And That Happened: Wednesday’s scores and highlights

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Reds 8, Tigers 4: Todd Frazier plays the hero with a 13th inning walkoff grand slam. It was his second homer of the game and second day in a row in which he hit two homers. Between the 13 innings and an hour and a half rain delay, this thing ended at almost 1:30AM. Todd Frazier may be one of the more overlooked players in baseball, but all he’s doing is hitting .294/.361/.639 and is on a 55-homer pace.

Mariners 2, Giants 0: King Outduels Bum. Felix Hernandez has alternated good and bad starts lately, but this one was good. And necessary, as he was facing Madison Bumgarner. Felix shut the Giants out for eight innings, however, while Austin Jackson and Robinson Cano hit a triple and a double, respectively, off of Bumgarner in the sixth for the M’s only runs.

Rays 5, Nationals 0: Steven Souza was a hero in Washington the last time he played a regular season game in Nats Park. That’s when he saved Jordan Zimmermann’s no-hitter with an acrobatic catch in the last game of the 2014 season. Last night, as a Ray, he had three hits including a homer. The home crowd probably wasn’t as welcoming of that. They were probably even less welcoming of the fact that the Rays tossed a two-hit shutout in what was basically a bullpen game for them.

Yankees 2, Marlins 1: The Yankees’ winning equation: good starting pitching and old guys coming through. It was a gamble at the outset of the season and one that seemed like a longshot, but it’s paying off often enough for them to keep them in contention. Here the formula played out with Michael Pineda looking sharp into the seventh and both Alex Rodriguez and Carlos Beltran knocking in a run.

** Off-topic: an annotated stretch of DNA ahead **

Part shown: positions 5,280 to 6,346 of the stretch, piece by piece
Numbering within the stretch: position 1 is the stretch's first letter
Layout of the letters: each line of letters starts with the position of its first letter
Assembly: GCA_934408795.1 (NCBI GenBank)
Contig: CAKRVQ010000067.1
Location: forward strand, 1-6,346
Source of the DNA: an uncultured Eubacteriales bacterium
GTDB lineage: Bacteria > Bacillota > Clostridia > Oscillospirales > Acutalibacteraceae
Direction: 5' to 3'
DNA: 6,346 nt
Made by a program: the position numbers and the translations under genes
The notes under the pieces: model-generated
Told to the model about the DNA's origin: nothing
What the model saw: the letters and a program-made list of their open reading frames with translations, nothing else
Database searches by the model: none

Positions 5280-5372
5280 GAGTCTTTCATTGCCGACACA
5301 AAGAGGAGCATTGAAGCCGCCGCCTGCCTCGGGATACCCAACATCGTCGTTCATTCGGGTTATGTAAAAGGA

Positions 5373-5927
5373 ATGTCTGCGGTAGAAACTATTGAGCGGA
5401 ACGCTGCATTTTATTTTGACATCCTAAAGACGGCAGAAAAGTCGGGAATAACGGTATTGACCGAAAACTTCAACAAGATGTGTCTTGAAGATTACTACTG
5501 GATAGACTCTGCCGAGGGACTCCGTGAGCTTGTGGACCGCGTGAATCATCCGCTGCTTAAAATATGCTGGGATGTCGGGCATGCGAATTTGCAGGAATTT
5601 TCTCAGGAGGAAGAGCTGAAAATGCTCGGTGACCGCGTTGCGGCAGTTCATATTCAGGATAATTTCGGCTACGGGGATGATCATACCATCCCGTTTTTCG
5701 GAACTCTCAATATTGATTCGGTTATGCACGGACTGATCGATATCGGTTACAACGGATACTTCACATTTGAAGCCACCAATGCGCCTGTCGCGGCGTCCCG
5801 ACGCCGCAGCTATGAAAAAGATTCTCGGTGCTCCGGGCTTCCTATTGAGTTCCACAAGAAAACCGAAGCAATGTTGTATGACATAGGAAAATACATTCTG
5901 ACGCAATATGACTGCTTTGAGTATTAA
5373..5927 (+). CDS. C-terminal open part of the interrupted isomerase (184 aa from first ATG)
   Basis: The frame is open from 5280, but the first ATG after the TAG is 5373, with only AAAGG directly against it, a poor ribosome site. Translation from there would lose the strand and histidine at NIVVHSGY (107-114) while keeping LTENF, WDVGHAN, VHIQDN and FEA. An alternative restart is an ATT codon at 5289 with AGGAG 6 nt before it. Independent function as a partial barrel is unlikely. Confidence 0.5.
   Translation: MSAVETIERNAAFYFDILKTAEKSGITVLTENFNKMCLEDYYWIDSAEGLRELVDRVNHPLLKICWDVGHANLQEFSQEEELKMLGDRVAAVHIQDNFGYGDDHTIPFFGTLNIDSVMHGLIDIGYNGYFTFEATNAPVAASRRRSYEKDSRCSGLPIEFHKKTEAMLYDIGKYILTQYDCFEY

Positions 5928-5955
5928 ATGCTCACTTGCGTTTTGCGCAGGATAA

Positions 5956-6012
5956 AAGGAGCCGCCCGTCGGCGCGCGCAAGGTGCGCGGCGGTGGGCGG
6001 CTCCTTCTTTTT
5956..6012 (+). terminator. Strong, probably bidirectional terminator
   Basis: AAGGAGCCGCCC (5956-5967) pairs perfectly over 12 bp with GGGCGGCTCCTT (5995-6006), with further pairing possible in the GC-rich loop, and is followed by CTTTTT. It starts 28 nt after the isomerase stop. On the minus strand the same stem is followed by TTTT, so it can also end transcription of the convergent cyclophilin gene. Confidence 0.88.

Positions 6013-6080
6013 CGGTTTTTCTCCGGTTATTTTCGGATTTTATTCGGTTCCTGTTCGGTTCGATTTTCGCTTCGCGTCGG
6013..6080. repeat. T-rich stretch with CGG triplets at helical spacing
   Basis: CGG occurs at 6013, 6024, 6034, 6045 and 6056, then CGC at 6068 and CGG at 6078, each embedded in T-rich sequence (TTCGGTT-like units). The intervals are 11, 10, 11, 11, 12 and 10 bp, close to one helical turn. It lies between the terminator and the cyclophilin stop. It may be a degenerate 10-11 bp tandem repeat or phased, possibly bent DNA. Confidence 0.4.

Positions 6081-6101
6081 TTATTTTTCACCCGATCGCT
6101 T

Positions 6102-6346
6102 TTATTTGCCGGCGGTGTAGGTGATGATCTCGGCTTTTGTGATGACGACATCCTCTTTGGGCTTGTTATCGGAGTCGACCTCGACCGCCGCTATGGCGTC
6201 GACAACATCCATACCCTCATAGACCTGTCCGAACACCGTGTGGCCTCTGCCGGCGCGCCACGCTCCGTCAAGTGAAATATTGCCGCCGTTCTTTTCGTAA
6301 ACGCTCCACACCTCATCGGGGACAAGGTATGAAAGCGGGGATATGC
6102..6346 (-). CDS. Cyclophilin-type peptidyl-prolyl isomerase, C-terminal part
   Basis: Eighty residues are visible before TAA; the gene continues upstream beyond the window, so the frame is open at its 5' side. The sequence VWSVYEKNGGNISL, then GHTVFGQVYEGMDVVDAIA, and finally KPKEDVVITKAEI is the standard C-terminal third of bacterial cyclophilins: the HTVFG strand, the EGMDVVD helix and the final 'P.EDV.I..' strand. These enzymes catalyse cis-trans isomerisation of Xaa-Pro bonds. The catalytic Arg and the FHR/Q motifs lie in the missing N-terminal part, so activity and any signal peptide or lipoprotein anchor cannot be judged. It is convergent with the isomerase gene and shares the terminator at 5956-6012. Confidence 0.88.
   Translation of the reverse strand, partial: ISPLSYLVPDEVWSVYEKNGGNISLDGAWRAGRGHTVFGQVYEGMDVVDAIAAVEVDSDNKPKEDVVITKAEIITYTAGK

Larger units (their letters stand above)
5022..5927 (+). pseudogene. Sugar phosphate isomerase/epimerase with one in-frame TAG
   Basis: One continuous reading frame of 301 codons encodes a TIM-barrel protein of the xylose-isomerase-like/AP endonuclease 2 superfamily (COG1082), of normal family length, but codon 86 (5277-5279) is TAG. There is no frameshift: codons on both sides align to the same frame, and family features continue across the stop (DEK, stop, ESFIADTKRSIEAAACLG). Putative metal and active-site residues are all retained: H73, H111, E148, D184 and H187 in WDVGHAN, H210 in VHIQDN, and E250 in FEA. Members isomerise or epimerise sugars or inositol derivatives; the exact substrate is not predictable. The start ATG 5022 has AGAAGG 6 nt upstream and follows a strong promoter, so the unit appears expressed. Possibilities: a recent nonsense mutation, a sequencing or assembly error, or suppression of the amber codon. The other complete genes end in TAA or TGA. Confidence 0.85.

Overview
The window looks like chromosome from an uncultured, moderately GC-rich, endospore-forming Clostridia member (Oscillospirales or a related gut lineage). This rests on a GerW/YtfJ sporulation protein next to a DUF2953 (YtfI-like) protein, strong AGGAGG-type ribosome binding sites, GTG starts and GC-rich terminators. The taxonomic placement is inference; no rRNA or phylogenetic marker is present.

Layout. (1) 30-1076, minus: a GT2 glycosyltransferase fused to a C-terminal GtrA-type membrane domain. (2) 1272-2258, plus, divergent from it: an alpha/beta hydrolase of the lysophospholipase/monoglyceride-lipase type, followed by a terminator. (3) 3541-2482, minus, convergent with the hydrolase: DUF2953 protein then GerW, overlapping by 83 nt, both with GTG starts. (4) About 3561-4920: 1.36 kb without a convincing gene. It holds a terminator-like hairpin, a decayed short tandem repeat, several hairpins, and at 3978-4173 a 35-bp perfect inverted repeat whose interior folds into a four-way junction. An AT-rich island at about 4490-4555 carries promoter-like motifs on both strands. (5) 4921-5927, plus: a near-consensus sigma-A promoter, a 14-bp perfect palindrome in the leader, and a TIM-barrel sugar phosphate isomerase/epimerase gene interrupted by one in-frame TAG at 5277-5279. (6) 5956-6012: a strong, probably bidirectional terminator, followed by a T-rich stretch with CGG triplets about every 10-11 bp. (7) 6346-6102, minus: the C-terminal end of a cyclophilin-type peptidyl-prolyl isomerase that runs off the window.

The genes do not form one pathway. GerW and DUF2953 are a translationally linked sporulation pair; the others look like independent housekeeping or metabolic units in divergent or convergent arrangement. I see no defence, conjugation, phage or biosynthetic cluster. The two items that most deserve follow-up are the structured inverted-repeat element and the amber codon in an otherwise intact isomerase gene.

Orioles 6, Phillies 4: Chris Parmelee homered for the third time in two games. That’s twelve wins in their last fourteen for Baltimore. Nine losses in a row for Philly. When Ryne Sandberg was asked about the club’s record he said “It’s surprising.” Have to expect heads will be rolling soon.

Blue Jays 8, Mets 0: Drew Hutchison bounced back from a poor start to shut the Mets down into the sixth. Kevin Pillar went 3-for-4 with a homer and two RBI. Terry Collins: “We’ve got to start playing better on the road. We’ve got to start winning some games.” Between him and Sandberg it must’ve been Obvious Night last night.

Cubs 17, Indians 0: I sort of operate like the guy from that old HBO series “Dream On,” in that when stuff happens in life, little movie or TV clips play in my head to characterize it. In the past couple of days this has been getting worn out as I peruse the box scores:

 

Kris Bryant had a grand slam and Kyle Schwarber was 4-for-5. For the second night in a row we saw two position players take the mound for a team, this time Ryan Raburn and David Murphy, who combined to allow seven runs in the ninth. None of them were earned, however, as all seven runs scored after Francisco Lindor booted what would’ve been out number three in the inning.